Bio

 
Gerald Swindle is bass fishing’s funniest man. But beyond the constant supply of humorous quips that drip with his fast talking southern drawl is a guy gifted with fishing talent fueled by a wondrous work ethic and a compassionate soul.

Gerald’s roots can be found in the banks along the Locust Fork River where he fished with his buddies as a kid using hand-me down reels from his father, Tommy.

As a teenager, when not on the water, in the woods, or working hard on the family farm, Swindle was a small school three-sport athlete at Locust Fork High. “In football, we were small in number and size, and fairly void of talent, so I played about six different positions, and I pretty much got hit by just about every other opposing player from nine different schools,” Swindle laughs with fond memories and pride of his former teammates.

After high school, Swindle worked with family members as a house framer, hammering the first nail just before sunrise, and walking off the job amid Alabama’s sweltering afternoon sun barely in time to drive to one of the local evening jackpot tournaments.

Jackpots led to bigger cash pots and higher entry fees, and like most young wanna-be-pros, Gerald fast found the financial struggles that come with doing well, but not well enough to call it a full time profession … until 1998.

In April of 1998, throwing a spinnerbait with the biggest blade he could hang on the back of it, Swindle won the $150,000 first place prize at an FLW event on Beaver Lake, Arkansas, and essentially launched a professional career that has absolutely blossomed following that spring weekend in Northwest Arkansas.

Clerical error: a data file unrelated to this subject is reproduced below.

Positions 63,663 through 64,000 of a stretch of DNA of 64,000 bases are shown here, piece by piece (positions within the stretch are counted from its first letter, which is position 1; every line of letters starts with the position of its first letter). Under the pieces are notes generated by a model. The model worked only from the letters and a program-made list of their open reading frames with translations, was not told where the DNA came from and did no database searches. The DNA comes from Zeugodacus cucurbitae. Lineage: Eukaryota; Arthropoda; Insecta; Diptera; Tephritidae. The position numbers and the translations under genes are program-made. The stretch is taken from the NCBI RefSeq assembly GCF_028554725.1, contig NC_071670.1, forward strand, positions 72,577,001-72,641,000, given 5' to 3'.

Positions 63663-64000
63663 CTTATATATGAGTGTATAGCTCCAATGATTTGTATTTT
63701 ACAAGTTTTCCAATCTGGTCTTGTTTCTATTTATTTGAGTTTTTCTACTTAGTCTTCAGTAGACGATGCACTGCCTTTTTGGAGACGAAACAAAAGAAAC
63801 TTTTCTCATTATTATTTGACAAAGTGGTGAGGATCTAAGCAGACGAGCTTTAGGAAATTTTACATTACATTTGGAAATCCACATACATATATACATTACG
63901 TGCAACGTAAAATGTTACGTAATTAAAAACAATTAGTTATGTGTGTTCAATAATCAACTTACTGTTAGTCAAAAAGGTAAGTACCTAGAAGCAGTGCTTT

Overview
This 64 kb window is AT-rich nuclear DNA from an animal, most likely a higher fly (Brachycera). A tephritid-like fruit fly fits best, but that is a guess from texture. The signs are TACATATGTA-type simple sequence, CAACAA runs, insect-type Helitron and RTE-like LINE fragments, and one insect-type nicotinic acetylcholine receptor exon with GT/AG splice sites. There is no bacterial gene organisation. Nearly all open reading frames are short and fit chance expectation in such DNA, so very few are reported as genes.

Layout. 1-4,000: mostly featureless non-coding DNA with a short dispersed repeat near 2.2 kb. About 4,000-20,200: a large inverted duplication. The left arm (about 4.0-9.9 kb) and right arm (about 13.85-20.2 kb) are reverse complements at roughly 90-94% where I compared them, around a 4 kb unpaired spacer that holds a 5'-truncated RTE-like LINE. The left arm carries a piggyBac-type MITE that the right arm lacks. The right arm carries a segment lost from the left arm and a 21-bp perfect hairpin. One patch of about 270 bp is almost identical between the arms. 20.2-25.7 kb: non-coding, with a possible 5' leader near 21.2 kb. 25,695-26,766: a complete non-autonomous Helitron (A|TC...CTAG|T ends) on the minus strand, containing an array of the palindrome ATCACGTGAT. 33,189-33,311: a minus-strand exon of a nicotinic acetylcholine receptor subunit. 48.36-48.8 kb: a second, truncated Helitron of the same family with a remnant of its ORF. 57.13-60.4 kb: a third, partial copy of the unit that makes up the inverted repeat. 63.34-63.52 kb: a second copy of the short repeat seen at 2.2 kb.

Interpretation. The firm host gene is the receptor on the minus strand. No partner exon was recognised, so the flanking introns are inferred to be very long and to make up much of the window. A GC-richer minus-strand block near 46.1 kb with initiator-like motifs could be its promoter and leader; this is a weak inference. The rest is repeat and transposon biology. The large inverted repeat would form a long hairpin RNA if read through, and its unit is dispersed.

Six years later, Swindle -- often referred to as “The G Man” -- achieved bass fishing’s highest accolade when he won the 2004 Toyota Tundra Bassmaster Angler of the Year award.
 

More recently, Swindle won the 2011 Bassmaster Southern Open at Lake Toho in Florida and eventually became the 2011 Bassmaster Southern Open Points Champion.

Gerald’s highly admirable 12 trips to the Bassmaster Classic is a feat less than one-percent of all people who have ever paid an entry fee at any level of tournament angling can say they’ve achieved. Not to mention, he’s a very skilled archery hunter who helps host a hunting TV show shown on national cable and satellite channels.

Still he remains humble --self-confident, no doubt -- but humble through a circuit of ground wires that includes his wife Le Ann, along with his mom and dad, and a host of friends that help Gerald clearly see life’s big picture. His compassion for others, ranging from cancer sufferers to tornado victims, has been well documented.

Gerald’s love of spending what very few free Saturday nights his busy career allows at the local hot rod car cruise, listening closely to the lyrics of a favorite artist, followed by a stop at Chick-fil-A to sip a milkshake with his wife LeAnn, plainly showcases his love of life’s simple pleasures, and perspective that while covered in humor, is seriously well-grounded.